FIG. 1 is an isometric view of the potentiometer of the present invention;
FIG. 2 is an exploded view of the potentiometer;
FIG. 3 is a section view taken along view line 3--3 of FIG. 1; and
FIG. 4 is an end view take along view line 4--4 of FIG. 2.
Referring now to the drawings, the potentiometer of the present invention is designated generally by reference numeral 10. The body 12 is comprised of a thermoplastic resin formed by insert molding techniques well known in the art. Formed within body 12 during the insert molding operation, is a groove 14 disposed about an interior post 19. The interior post 19 has a sintered bronze bushing 15 fitted therein, the bushing 15 having a through aperture 16 located therein. The groove 14 includes exterior peripheral wall 30 having at one end a drop slot 13. The body 12 includes fastening ears 50 for securement of one end of the housing 12, and at the other end of the housing is plug fitting 63 for accepting a plug connection with terminal connections 70. Located within the body 12 is a terminal receiving well or opening 40 and at one end of the receiving well 40 are exposed terminal connection ends 55 of terminal connections 70. Also located within the receiving well 40 is positioning slot or opening 42.
A metal shaft 18 is journalled within the aperture 16, with an exterior actuator arm 20 secured to the exterior end of shaft 18 and a drive arm 22 secured to the interior end of the shaft. A "Kapton®" film washer 24 is positioned about the interior end of the shaft 18 and rests upon the bushing surface 25.
A resistive element 26 comprises a flexible Kapton® film having resistive tracks disposed thereon and element 26 is mounted along the peripheral wall 30 of the groove 14. Housing shoulders 32 are disposed at an angle of 20° with the wall 30 so that each end of the flexible film is captured within the corner of a shoulder. A resilient cylindrical spring 28 is located about the post 19. End 29 of the spring 28 protrudes radially outwardly and is captured within the drop slot 13 to fix the position of the spring relative to the body 12. The other end 31 of the spring is fitted within the transverse shaft slot 11, thereby providing a return force when the shaft is rotated via the actuator arm 20.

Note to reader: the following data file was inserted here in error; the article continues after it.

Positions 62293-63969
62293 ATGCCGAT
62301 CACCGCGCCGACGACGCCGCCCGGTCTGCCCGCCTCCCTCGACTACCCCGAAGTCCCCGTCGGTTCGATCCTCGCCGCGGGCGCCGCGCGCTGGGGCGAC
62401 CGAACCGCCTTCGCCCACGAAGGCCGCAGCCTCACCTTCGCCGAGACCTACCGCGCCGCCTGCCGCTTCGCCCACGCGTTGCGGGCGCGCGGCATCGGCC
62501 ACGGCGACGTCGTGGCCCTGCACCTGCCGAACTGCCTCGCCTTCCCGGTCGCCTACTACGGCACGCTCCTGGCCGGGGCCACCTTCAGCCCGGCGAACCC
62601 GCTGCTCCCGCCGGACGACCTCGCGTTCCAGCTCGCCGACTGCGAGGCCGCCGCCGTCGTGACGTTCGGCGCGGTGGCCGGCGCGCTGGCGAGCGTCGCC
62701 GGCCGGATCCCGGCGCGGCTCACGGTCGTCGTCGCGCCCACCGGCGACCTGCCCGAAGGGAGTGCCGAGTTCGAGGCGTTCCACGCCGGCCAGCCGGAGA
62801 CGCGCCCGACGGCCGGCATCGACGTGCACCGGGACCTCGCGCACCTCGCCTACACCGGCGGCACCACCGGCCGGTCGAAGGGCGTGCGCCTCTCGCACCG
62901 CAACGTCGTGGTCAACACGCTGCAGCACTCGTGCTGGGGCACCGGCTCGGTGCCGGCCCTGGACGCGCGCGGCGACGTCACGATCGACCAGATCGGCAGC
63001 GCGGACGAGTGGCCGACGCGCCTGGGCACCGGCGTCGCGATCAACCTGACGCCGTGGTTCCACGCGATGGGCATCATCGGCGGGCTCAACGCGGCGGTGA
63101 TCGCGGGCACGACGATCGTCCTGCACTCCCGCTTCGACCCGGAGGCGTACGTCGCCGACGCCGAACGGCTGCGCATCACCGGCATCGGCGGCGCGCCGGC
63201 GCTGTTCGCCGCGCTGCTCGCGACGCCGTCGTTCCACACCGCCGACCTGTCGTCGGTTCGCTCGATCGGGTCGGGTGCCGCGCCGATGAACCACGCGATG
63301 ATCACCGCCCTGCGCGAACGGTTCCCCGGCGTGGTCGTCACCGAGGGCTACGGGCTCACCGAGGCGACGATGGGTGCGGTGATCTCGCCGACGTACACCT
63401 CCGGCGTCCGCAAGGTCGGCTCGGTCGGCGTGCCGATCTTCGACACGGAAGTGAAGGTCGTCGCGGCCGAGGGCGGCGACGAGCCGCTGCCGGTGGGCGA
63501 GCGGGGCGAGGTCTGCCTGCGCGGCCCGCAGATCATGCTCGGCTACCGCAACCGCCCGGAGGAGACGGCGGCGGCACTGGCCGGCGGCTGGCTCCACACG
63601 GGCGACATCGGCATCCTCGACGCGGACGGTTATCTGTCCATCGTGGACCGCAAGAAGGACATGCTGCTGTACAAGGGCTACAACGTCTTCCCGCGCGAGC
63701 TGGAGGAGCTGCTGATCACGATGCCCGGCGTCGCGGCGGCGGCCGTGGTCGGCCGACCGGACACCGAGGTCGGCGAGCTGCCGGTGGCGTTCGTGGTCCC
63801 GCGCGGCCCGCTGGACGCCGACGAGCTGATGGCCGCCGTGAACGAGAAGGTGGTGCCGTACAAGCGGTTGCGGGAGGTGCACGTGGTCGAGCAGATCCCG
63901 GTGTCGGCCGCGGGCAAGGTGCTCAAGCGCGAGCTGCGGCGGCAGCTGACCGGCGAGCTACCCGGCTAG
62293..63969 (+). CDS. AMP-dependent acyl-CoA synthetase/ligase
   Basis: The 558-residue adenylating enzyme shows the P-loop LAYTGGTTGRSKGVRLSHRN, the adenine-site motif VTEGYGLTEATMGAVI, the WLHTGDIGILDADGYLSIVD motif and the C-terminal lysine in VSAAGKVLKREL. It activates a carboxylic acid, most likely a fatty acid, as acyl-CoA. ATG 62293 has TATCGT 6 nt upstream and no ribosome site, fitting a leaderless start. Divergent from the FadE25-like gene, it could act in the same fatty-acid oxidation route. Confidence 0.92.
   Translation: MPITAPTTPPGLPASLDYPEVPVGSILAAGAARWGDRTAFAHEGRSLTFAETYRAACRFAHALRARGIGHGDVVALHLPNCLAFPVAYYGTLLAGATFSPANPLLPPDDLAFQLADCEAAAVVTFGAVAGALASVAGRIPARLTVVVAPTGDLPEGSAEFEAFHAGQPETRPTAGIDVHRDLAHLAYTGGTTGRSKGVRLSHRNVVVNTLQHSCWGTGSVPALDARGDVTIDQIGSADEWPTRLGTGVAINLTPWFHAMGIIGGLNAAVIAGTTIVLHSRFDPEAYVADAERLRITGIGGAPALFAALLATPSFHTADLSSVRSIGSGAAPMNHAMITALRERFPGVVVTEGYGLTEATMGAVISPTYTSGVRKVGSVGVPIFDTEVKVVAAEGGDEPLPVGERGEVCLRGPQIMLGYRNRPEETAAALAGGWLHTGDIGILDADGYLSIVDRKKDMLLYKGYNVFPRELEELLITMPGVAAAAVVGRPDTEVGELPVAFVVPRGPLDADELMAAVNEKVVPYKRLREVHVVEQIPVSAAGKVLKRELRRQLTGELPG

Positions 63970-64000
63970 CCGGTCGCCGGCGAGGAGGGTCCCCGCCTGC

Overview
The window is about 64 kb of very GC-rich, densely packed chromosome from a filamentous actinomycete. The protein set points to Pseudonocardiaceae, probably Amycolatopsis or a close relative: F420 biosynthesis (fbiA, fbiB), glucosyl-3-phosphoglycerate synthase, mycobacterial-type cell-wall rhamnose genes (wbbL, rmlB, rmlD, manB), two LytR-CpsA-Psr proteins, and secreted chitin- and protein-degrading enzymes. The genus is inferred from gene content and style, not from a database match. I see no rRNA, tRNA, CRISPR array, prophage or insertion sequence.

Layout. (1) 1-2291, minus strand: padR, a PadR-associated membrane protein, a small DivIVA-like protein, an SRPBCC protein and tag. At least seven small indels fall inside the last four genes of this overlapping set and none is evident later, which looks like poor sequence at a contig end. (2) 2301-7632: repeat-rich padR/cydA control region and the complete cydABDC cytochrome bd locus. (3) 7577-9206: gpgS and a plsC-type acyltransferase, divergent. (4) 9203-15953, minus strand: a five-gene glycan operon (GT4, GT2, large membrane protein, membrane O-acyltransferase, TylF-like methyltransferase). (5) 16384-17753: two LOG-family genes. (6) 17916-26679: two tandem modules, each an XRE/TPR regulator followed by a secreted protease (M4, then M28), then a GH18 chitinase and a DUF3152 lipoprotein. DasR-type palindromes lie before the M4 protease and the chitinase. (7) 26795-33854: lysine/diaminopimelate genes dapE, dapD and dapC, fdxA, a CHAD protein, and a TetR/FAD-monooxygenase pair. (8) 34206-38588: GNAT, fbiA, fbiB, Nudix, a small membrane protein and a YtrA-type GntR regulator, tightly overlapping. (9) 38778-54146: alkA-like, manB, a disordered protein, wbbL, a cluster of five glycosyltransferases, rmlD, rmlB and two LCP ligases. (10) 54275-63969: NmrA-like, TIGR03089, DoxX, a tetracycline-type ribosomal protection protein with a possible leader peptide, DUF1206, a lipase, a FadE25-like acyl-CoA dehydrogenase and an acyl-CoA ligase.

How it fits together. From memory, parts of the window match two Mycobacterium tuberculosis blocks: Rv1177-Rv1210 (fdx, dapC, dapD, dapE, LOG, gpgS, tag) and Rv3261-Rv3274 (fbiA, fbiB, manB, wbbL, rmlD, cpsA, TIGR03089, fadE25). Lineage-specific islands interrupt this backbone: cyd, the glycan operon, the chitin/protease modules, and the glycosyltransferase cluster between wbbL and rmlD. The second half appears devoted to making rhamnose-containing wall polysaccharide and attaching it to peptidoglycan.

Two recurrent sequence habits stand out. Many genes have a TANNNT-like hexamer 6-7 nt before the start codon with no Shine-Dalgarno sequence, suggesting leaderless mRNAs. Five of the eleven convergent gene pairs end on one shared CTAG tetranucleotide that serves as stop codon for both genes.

The slot 17 of the drive arm 22 receives the interior end of the shaft 18 so that the drive arm rotates with the shaft. Affixed to the drive arm is a metallic contactor 33 having a plurality of rake fingers 27, the contactor 33 secured by heat staking. The drive arm 22 is positioned within groove 14 provided by the body 12 so that contactor 33 wipably engages the resistive tracks on the resistance element 26.
In order to complete the electrical circuit across the contactor 33 and resistive tracks of the element strip 26, to the terminal connection ends 55, three terminals 60, 61, and 62 are affixed together in a terminal coupling subassembly 65. The terminals 60-62 are bound together by an insert molded thermoplastic body 66. This enables terminals 60-62 to be simultaneously fitted within the receiving well 40. The terminal coupling subassembly 65 has a downwardly protruding post (not shown) and opening 68, the post being received by well opening 42 of well 40, and the opening 68 receiving the protruding posts 46 forming the top portion of drop slot 13, and thereby position the subassembly 65 within the well 40. The terminals 60-62 each have angled ends 72 designed for resilient contact with either a terminal end 55 or a resistive track on the element strip 26. Thus, the entire coupling assembly 65 may be simply drop fitted into the receiving well 40 and thereby complete the circuit connections between the contactor 33, resistive element 26, and the terminal ends 55. The terminal coupling subassembly 65 is captured within the body 12 by securing a cover 80 over the receiving well 40. The cover 80 may be secured by any suitable adhesive, but preferably secured by ultrasonic welding.